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Table of Contents
ORIGINAL ARTICLE
Year : 2021  |  Volume : 23  |  Issue : 1  |  Page : 11-15

Comparison of different surgical treatment modalities for nasal obstruction caused by inferior turbinate hypertrophy


1 Department of Surgery, College of Medicine, King Faisal University, Al Ahsa, Saudi Arabia
2 Department of Medical Intern, College of Medicine, King Faisal University, Al Ahsa, Saudi Arabia
3 Department of Neurosurgery Resident, King Fahad Hospital Hofuf, Al Ahsa, Saudi Arabia

Date of Submission01-Sep-2020
Date of Decision10-Oct-2020
Date of Acceptance02-Dec-2020
Date of Web Publication06-May-2021

Correspondence Address:
Njood Alaboud
Medical Intern, College of Medicine, King Faisal University, Al Ahsa
Saudi Arabia
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Source of Support: None, Conflict of Interest: None


DOI: 10.4103/SJOH.SJOH_39_20

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  Abstract 


Background: Hypertrophied inferior turbinates considered the second most frequent contributor to nasal obstruction after septal defects. Various medical measures can be used to treat inferior turbinate hypertrophy (ITH). After failure of medical methods, surgery becomes the cornerstone of management, which is still a controversial issue in the otorhinolaryngology field. Although these surgeries have been practiced for decades, no conclusion has been drawn about the best and optimal choice. Objectives: The objectives were to compare the results between submucosal diathermy (SMD) and partial inferior turbinectomy (PIT) in terms of postoperative bleeding, crusting, dry throat, voice change, postnasal drip, nasal obstruction, need for re-use of medications, and further need for nasal surgery. Subjects and Methods: A prospective observational study involving 100 patients with ITH. Patients were randomly divided into two groups: Group A underwent SMD and Group B underwent PIT. Postoperative follow-up was done at 1 week, 1 month, and 6 months. Results: At 1-week, nasal crusting, postnasal drip, and dry throat were reported more in SMD. At 1-month, nasal crusting and voice change were experienced more in PIT. At 6-month, nasal crusting and voice change occurred more in PIT. Nasal obstruction occurred more in SMD. Re-use of medications and further nasal surgery were more in SMD. Conclusion: SMD is less invasive with fewer complications regarding bleeding and crusting in comparison to PIT, but its effectiveness compared to PIT in re-use of medications and need for further nasal surgery is less.

Keywords: Inferior turbinate hypertrophy, partial inferior turbinectomy, submucosal diathermy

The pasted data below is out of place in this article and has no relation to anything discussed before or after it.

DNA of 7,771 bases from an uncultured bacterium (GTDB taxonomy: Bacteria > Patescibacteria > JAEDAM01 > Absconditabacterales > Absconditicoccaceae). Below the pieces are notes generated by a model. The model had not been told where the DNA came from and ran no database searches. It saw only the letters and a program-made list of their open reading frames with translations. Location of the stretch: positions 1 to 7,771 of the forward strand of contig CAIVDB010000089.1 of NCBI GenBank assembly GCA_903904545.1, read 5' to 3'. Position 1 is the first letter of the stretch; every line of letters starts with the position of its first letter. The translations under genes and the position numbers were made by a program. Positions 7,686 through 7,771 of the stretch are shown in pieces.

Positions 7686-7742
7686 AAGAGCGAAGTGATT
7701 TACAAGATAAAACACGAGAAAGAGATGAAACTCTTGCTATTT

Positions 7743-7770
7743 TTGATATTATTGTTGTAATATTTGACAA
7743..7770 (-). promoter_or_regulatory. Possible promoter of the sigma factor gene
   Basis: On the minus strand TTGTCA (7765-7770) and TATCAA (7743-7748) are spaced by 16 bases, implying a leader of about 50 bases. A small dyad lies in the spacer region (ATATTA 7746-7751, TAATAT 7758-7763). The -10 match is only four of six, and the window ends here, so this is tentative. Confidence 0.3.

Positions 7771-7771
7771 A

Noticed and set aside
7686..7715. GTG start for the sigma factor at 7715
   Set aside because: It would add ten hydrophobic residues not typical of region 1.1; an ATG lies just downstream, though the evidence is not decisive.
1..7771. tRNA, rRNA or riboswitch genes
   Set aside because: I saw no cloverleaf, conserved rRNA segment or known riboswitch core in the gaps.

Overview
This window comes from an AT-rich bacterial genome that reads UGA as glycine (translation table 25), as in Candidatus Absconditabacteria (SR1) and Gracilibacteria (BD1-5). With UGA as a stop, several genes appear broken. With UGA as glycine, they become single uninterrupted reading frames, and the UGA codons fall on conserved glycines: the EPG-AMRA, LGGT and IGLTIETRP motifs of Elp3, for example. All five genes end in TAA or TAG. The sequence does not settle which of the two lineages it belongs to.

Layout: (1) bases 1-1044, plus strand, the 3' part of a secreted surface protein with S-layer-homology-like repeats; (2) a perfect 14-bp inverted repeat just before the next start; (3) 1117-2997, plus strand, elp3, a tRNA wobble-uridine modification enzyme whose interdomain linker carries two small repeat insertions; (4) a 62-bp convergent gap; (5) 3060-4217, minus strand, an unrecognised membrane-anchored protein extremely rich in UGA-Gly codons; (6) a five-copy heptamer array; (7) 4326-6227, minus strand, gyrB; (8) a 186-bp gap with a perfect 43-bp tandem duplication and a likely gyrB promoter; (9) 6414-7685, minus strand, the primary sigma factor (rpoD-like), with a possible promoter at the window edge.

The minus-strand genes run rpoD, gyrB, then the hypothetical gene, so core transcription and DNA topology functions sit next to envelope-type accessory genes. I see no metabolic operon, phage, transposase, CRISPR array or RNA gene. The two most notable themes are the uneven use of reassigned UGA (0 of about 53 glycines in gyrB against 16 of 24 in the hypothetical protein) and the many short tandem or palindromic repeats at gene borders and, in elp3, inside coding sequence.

How to cite this article:
Al Jabr IK, Alaboud N, Al Habeeb FA. Comparison of different surgical treatment modalities for nasal obstruction caused by inferior turbinate hypertrophy. Saudi J Otorhinolaryngol Head Neck Surg 2021;23:11-5

How to cite this URL:
Al Jabr IK, Alaboud N, Al Habeeb FA. Comparison of different surgical treatment modalities for nasal obstruction caused by inferior turbinate hypertrophy. Saudi J Otorhinolaryngol Head Neck Surg [serial online] 2021 [cited 2021 Jun 25];23:11-5. Available from: https://www.sjohns.org/text.asp?2021/23/1/11/315574




  Introduction Top


Nasal turbinates are important bony structures that protrude into the nasal passages and covered by mucosa.[1] These small structures contribute greatly to the normal respiratory function; they act like “resistors” by providing enough resistance which is an essential part of normal breathing. Their shape offers a good factor for increasing the surface area of the mucosa which is needed for purifying, warming, and humidification of the air.[2],[3]

Hypertrophied inferior turbinates are considered the second most frequent contributor to nasal obstruction after septal defects.[4],[5] Nasal obstruction is likewise considered one of the most common symptoms faced by ear–nose–throat (ENT) surgeons.[6] In addition to its great impact on patients' health and life, it has been described as a major economic burden with 5 billion dollars being spent yearly on relieving the nasal obstruction.[6],[7]

Different pathological processes can lead to acute or chronic inferior turbinate hypertrophy (ITH), these include allergic rhinitis, hormonal rhinitis, vasomotor rhinitis, infectious rhinitis, and rhinitis medicamentosa.[7] Variation in which parts of inferior turbinate are responsible for the hypertrophy has been described with the involvement of bone only, mucosa only, or the osseous part with mucosa together.[8] Various medical measures can be used to treat ITH including saline nasal sprays, antihistamines, sympathomimetic drugs, topical and systemic steroids, and avoidance of the allergen.[8]

However, if these techniques fail, the cornerstone of the management is surgery, which is still a controversial issue in the otorhinolaryngology field.[9],[10] After the first surgical reduction of inferior turbinate made by Hartmann, multiple surgical modalities have been introduced, including partial inferior turbinectomy (PIT), submucosal diathermy (SMD), turbinoplasty, CO2 laser vaporization, and radiofrequency ablation. Although some surgical options showed better results than others, no clear conclusion has been drawn about the optimal choice.[7]

It appears that the choice is made according to the preferred surgeon's experience, ENT examination, and hospital facilities. Therefore, this study aims to compare the postoperative outcomes of PIT and SMD.


  Subjects and Methods Top


A prospective observational study was done in the department of ENT at a tertiary hospital in Al Ahsa, Saudi Arabia, from January 2017 to December 2019 to evaluate the effects and complications of SMD and PIT. The prior approval of the Research Ethics Committee, King Faisal University, College of Medicine, was acquired to conduct this research.

This study involved a total of 100 patients from age 18 years to 47 years, with a mean age of 31.40 years. Patients were 55 females and 45 males involved in this study. Patients were randomly divided into two groups using simple randomization and informed consent was obtained from all patients: Group A underwent SMD and Group B underwent PIT each having 50 patients.

In this study, we included patients with clinical findings of ITH causing nasal obstruction who failed to respond to conservative treatment, including steroid nasal sprays, systemic antihistamine, and normal saline nasal irrigation. We excluded patients with gross deviated nasal septum which nearly cause a total obstruction, active nasal or sinus infection, enlarged obstructing adenoid, nasal polyp, septal perforation, and bleeding disorders and patients who refuse surgery or unfit for surgery or had a previous nasal operation.